New study culminates decades of groundbreaking research and clinical initiatives on the effectiveness of population-based screening for colorectal cancer
By Janet Byron
Kaiser Permanente members in Northern California are 52 percent less likely to die from colorectal cancer since the health care system launched a comprehensive, integrated screening program, according to a new study in the specialty’s top journal, Gastroenterology.
“Since we launched our screening program we have seen a remarkable decline in the number of cases of colorectal cancer and related deaths across a large, diverse population,” said gastroenterologist and co-lead author Theodore R. Levin, MD, clinical lead for Kaiser Permanente’s colorectal cancer screening in Northern California.
The study, “Effects of Organized Colorectal Cancer Screening on Cancer Incidence and Mortality in a Large, Community-based Population,” confirms that since Kaiser Permanente Norther California’s screening program for colorectal cancer was rolled out between 2006 and 2008, screening completion as recommended by the U.S. Preventive Services Task Force increased to 83 percent among those eligible (adults 50 to 75 years old) by 2015, compared to 66 percent nationally. In that same timeframe, new cases of colorectal cancer in the United States dropped 26 percent.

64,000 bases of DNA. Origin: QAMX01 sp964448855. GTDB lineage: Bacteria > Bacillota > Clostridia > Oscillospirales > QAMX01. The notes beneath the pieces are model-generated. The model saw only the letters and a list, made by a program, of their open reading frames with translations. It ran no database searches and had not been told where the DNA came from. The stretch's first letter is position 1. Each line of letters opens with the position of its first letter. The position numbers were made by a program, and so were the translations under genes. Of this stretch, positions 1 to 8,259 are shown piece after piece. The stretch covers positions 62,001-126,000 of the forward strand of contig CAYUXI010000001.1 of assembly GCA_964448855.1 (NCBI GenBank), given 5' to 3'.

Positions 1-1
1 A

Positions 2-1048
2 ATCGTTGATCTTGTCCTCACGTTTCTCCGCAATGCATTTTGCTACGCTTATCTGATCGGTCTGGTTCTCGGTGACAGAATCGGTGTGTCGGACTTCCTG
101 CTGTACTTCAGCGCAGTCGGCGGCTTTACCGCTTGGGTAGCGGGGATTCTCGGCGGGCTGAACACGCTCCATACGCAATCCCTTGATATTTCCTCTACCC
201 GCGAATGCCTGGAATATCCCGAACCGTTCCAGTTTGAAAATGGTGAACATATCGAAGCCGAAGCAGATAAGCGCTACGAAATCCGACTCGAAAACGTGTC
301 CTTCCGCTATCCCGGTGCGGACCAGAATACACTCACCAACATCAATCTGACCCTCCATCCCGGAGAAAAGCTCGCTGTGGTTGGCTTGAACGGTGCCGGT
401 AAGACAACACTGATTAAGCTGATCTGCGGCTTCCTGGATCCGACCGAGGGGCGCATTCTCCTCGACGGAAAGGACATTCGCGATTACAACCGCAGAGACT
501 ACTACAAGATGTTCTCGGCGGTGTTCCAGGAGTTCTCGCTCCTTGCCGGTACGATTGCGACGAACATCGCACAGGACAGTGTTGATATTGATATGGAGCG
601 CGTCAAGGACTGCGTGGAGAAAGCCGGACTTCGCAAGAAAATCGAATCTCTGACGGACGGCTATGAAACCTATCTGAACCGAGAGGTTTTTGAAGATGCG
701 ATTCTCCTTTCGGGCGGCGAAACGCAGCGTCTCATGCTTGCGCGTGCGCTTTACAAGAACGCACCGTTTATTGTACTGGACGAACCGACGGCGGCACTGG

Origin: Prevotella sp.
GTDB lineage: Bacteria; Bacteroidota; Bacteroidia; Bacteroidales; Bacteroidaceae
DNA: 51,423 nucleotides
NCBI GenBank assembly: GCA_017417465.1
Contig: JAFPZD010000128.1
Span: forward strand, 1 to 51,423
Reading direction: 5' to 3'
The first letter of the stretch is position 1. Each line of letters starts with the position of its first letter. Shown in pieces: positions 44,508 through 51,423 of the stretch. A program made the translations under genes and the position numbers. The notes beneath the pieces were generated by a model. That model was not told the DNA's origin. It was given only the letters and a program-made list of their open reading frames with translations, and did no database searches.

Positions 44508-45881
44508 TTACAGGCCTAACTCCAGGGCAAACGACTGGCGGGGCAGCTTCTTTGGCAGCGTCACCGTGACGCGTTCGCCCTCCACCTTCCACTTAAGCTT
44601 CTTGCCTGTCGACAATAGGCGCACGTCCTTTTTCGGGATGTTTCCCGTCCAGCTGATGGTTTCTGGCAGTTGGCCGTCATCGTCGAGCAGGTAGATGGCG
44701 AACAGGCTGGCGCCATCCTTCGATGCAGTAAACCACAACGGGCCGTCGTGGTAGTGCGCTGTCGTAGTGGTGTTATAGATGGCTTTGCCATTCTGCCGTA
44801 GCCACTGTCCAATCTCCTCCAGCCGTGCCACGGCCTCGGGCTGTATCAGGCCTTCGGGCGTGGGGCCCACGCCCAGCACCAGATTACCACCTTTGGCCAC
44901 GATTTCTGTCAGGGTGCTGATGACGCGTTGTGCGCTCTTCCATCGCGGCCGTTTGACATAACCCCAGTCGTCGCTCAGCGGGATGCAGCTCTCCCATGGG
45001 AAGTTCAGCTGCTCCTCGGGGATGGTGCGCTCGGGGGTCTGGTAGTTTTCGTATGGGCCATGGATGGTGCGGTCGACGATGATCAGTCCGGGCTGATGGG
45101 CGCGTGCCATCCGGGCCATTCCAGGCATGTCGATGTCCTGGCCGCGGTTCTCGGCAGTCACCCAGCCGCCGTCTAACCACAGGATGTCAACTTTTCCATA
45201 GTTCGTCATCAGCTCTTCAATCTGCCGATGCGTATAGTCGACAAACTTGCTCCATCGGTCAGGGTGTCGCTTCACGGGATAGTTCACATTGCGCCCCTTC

Researchers compared the periods before and after the organized Kaiser Permanente screening program was rolled out between 2006 and 2008. The study found that mortality from colorectal cancer decreased 52.4 percent from approximately 31 deaths to 15 deaths per 100,000 people; and the incidence fell 25.5 percent from approximately 96 cases to 71 cases per 100,000 people.
“This most recent study is the culmination of more than two decades of
groundbreaking Kaiser Permanente research and clinical care initiatives. It provides evidence for dramatic improvements to colorectal cancer screening by having an organized approach to making sure people get screened,” said The Permanente Medical Group gastroenterologist and co-lead author Douglas A. Corley, MD, PhD.
Screening saves lives
Colorectal cancer is the second-leading cause of cancer deaths in the United States. The American Cancer Society estimates more than 140,000 new cases will be diagnosed in the U.S. this year, and it’s expected to cause more than 50,000 deaths during 2018.